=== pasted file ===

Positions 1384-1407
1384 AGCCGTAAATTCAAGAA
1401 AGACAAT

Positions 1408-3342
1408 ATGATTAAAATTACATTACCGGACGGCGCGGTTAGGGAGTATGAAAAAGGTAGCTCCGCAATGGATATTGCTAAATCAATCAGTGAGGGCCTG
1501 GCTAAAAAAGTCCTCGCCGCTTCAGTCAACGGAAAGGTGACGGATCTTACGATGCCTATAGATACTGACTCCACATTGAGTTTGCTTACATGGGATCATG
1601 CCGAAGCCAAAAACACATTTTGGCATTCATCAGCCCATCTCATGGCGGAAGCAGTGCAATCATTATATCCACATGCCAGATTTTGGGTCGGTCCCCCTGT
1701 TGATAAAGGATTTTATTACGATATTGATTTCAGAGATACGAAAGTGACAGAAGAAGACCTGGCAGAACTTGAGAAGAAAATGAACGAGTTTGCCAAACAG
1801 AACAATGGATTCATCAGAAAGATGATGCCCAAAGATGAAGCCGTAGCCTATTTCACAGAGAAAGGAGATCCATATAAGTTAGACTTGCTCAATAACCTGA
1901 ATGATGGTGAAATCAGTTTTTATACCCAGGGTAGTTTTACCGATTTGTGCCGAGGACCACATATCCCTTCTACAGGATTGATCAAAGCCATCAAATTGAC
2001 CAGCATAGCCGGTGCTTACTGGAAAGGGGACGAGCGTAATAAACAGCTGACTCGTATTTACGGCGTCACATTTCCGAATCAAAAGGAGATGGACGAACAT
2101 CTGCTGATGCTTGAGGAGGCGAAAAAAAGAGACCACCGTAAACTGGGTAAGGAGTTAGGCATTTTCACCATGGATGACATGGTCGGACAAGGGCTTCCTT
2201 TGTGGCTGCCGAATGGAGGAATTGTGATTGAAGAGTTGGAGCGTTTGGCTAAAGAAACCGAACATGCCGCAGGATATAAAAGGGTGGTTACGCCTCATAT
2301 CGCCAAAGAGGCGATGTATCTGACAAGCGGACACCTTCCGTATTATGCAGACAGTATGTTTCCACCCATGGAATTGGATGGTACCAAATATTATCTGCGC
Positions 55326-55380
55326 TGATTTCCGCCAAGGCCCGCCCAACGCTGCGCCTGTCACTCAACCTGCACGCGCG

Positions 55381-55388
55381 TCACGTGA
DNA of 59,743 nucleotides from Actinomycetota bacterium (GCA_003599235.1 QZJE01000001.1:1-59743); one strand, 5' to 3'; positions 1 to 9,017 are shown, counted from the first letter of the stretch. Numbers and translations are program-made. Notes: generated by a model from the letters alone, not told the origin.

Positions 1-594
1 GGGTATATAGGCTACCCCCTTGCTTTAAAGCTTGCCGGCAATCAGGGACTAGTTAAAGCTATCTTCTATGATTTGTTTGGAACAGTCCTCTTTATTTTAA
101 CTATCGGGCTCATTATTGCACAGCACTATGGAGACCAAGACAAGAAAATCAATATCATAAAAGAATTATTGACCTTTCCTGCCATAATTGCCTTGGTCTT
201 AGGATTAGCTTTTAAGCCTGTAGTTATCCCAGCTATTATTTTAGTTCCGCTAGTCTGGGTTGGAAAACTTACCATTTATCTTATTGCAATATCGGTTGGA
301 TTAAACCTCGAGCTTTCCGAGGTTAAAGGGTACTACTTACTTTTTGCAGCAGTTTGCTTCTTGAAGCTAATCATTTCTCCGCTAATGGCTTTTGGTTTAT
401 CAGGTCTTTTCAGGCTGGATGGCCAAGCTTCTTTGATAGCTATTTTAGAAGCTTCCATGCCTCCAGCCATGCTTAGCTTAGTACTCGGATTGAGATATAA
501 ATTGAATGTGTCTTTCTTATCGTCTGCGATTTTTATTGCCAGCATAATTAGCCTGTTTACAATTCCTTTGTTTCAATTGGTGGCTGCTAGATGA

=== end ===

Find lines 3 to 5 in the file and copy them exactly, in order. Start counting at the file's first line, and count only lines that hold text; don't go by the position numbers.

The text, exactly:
1401 AGACAAT

Positions 1408-3342
1408 ATGATTAAAATTACATTACCGGACGGCGCGGTTAGGGAGTATGAAAAAGGTAGCTCCGCAATGGATATTGCTAAATCAATCAGTGAGGGCCTG